Last summer, we had an exceptional guest at the Climbing Center of Zillertal. It was a hot day, and she could have joined the others complaining about sweaty hands and bad friction. But no, we did not hear any nagging of that or bad sleep or a skipped lunch – the usual suspects of a failure to send the latest project. Instead, we saw a climber enjoying her every second on the wall.
We learned that she is very special. As she rolled in, the whole gym turned to look at her, and she gave a friendly smile in response. It was not her wheel chair that set her apart but her attitude and love for life.
It was a story that had to be told to the world, and we found a media for that in a Finnish climbing journal, Rock Sport Magazine, that featured a story of Sonja and their Germany-based MS on the Rocks group in the December 2014 issue.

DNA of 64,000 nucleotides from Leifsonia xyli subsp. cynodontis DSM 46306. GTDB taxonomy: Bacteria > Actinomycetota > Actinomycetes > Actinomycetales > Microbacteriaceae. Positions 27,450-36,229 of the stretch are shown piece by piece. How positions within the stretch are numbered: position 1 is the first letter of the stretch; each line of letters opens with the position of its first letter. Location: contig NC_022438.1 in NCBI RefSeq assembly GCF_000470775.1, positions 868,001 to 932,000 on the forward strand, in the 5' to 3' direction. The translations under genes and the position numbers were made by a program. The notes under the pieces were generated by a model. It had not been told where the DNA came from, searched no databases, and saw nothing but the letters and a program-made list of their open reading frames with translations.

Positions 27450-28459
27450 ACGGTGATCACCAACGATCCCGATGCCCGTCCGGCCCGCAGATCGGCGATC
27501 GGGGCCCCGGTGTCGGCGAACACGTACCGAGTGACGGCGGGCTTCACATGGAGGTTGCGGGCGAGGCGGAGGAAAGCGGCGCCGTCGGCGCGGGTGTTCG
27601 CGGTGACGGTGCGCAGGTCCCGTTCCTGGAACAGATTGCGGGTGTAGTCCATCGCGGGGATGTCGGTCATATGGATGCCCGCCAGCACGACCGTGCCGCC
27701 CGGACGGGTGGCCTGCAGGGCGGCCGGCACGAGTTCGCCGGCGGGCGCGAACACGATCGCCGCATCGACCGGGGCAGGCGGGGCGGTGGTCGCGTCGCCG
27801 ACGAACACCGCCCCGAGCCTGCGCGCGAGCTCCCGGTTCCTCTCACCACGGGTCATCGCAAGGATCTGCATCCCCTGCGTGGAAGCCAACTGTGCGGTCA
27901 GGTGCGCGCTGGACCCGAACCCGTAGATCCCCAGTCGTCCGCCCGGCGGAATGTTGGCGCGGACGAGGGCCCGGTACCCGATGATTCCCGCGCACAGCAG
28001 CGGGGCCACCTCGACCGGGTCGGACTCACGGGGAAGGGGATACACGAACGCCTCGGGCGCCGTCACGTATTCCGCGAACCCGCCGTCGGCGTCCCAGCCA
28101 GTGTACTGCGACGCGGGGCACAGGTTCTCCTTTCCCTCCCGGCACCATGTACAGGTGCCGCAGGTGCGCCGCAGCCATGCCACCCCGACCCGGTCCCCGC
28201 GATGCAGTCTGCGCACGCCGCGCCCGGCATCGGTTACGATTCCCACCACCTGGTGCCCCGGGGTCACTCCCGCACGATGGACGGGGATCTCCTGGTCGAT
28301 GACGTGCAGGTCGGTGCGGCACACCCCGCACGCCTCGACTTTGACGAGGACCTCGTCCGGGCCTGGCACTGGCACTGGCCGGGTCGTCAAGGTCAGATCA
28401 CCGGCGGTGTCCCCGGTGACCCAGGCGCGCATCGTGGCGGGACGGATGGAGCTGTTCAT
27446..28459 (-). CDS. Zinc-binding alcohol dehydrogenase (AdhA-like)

This story now tells how things took off from there.
We come rarely across another as happy climber as Sonja, but we got to witness one recently in Finland. Our friend JP had been brave enough to accept the invite to try climbing, despite his diagnosis for MS, Multiple Sclerosis. It was the path paved by his German allies that set the spark and gave him the hope.
We saw his happiness growing through a great struggle and pain, and come finally true at 14 meters, higher than JP had ever climbed even before his diagnosis.
It had taken some convincing and support to get him going, but once en route, there was no mighty power in this world that could have stopped him. Determined, skin tearing off the fingers, he went on hold by hold, step by step. Sweating, swearing, giving all he had, and finding somewhere even more to give. He was going for it as we all should.
“I really did not know it would be possible”, he said after topping out. Yet he did it. He conquered it.
Thanks to JP’s efforts, therapeutic climbing has taken it’s next steps in Finland – the Neuro Society have already bought in to take his example forward. Well done!